A Christian theologian and interfaith advocate said his Baptist faith has been deepened by a decade of service with the Parliament of the World’s Religions.
Robert Sellers, professor of theology and missions emeritus at Hardin-Simmons University’s Logsdon Seminary in Abilene, Texas, served seven years as a trustee and the last three as chair of the organization. He steps down on Dec. 31.
Sellers issued a written good-bye to members of the Parliament, expressing gratitude for the opportunities it afforded him to travel the world to cooperate with people of many faiths in causes ranging from human and religious rights to climate change.
“Working alongside a group of skilled, imaginative, collegial, and wise Trustees from 16 different religious and spiritual traditions has broadened my perspectives and deepened my spirituality,” Sellers wrote.
“Representing the interfaith movement in conference centers, meeting halls, worship spaces, classrooms, and private encounters has strengthened my conviction that we must all love our neighbors of other faiths as we love ourselves.”
Sellers said he was honored to be an observer during the creation of the Marrakesh Declaration, which he described as “a document defending the rights of religious minorities in the world’s Muslim-majority nations.”
On another occasion, Sellers shared that he once met privately with Vice President Al Gore during a climate change seminar in New York City.
“My immediate and ongoing response to these fascinating and life-enriching experiences is gratitude,” Sellers said.
Sellers will be succeeded by Audrey Kitagawa, the Parliament’s first female chair.
Baptist peace group seeks next leader
The Baptist Peace Fellowship in North America is seeking an interim executive director.
BPFNA~Bautistas por la Paz posted the opening on its website. The start date given for the new hire is around May 15, 2019.
The current executive director is LeDayne McLeese Polaski, an employee of the Fellowship for more than 20 years. She announced last May her intention to step down to pursue new opportunities.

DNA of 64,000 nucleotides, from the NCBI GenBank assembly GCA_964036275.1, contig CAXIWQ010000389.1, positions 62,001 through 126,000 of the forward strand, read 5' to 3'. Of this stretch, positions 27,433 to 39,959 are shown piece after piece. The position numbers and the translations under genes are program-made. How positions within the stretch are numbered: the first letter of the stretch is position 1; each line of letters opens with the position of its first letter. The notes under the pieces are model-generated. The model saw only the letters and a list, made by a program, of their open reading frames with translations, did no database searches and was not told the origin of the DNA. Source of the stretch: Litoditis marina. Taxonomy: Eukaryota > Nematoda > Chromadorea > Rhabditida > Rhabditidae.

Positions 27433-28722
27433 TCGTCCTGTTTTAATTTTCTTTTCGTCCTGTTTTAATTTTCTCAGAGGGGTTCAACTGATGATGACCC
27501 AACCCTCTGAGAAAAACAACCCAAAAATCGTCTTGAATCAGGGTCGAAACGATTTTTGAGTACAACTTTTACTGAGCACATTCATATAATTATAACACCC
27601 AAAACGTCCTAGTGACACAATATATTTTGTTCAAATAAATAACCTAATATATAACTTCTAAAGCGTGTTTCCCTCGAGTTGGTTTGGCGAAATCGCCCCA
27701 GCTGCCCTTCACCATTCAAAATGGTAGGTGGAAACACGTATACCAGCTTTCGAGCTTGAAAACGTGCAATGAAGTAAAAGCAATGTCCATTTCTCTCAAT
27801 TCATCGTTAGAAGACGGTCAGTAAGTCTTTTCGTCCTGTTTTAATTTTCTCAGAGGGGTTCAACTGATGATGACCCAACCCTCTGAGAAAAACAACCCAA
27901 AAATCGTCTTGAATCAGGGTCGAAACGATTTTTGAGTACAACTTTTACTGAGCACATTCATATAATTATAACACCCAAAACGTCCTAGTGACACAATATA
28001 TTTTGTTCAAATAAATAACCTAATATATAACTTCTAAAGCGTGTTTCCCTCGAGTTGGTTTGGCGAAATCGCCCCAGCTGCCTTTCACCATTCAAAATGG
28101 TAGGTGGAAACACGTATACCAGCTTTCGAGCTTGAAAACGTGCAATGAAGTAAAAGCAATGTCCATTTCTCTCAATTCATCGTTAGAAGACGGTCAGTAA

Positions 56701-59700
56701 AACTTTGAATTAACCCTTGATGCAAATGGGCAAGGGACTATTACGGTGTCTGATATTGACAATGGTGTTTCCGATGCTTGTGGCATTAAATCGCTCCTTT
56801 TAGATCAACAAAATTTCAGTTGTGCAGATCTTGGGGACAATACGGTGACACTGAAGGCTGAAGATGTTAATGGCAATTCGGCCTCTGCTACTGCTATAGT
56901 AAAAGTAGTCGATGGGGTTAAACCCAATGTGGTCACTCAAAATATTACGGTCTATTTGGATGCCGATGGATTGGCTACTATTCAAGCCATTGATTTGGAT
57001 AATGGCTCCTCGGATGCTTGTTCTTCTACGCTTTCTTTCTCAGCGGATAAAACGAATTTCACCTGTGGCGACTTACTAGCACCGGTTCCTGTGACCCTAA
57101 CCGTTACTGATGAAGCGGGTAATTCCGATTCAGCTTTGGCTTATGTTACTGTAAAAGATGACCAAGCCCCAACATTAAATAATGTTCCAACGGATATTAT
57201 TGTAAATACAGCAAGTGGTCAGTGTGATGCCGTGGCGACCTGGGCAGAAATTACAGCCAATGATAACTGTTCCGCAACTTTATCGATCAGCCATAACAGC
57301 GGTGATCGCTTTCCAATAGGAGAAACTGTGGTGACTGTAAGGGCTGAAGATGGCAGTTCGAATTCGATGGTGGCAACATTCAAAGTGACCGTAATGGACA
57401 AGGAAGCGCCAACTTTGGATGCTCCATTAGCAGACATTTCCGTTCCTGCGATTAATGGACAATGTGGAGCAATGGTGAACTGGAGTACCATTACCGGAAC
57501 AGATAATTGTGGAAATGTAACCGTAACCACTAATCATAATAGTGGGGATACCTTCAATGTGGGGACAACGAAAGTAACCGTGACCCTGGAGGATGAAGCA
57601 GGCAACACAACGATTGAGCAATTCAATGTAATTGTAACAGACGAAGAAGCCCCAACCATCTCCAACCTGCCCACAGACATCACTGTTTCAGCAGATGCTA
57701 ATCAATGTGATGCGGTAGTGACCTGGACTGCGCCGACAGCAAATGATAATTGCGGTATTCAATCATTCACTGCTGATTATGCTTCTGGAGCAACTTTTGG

In its posting for the position, BPFNA~Bautistas por la Paz said the interim executive director will have overall responsibility for the organization’s mission and must ensure that board, staff and partners are able to “witness to” and “work together” to accomplish “God’s peace rooted in justice.”
Detailed job requirements and application instructions are provided online.
Fellowship Southwest urges faith-based immigrant support
A Cooperative Baptist Fellowship group is calling on people of faith to provide spiritual and material support now and into 2019 for immigrants languishing at the U.S.-Mexico border.
Many immigrants are in the same situation as Christ’s family shortly after his birth: fleeing their homeland for another country to escape violence, Marv Knox, Fellowship Southwest field coordinator, noted in a newsletter emailed to supporters.
“In a mirror image two millennia in the making,” he added, immigrant parents have “marched their children through Mexico” toward the U.S. in search of safety, Knox said.
“As we remember the immigrant Jesus and his frightened parents, let us do what we can for the Central American immigrants,” he said.
Relevant actions include prayer.
“Pray for the immigrants, even those whose actions repel us and especially the ones whose stories make us cry,” Knox said. “Let’s also pray for the volunteers who feed them and the peacekeepers who protect them. Let’s pray for decision makers—throughout Central America, Mexico and the United States—whose policies shape their lives.”
Another action is to donate money to feed and clothe immigrants, “especially the children.”
Knox also urged supporters to contact U.S. lawmakers to press for comprehensive immigration reform.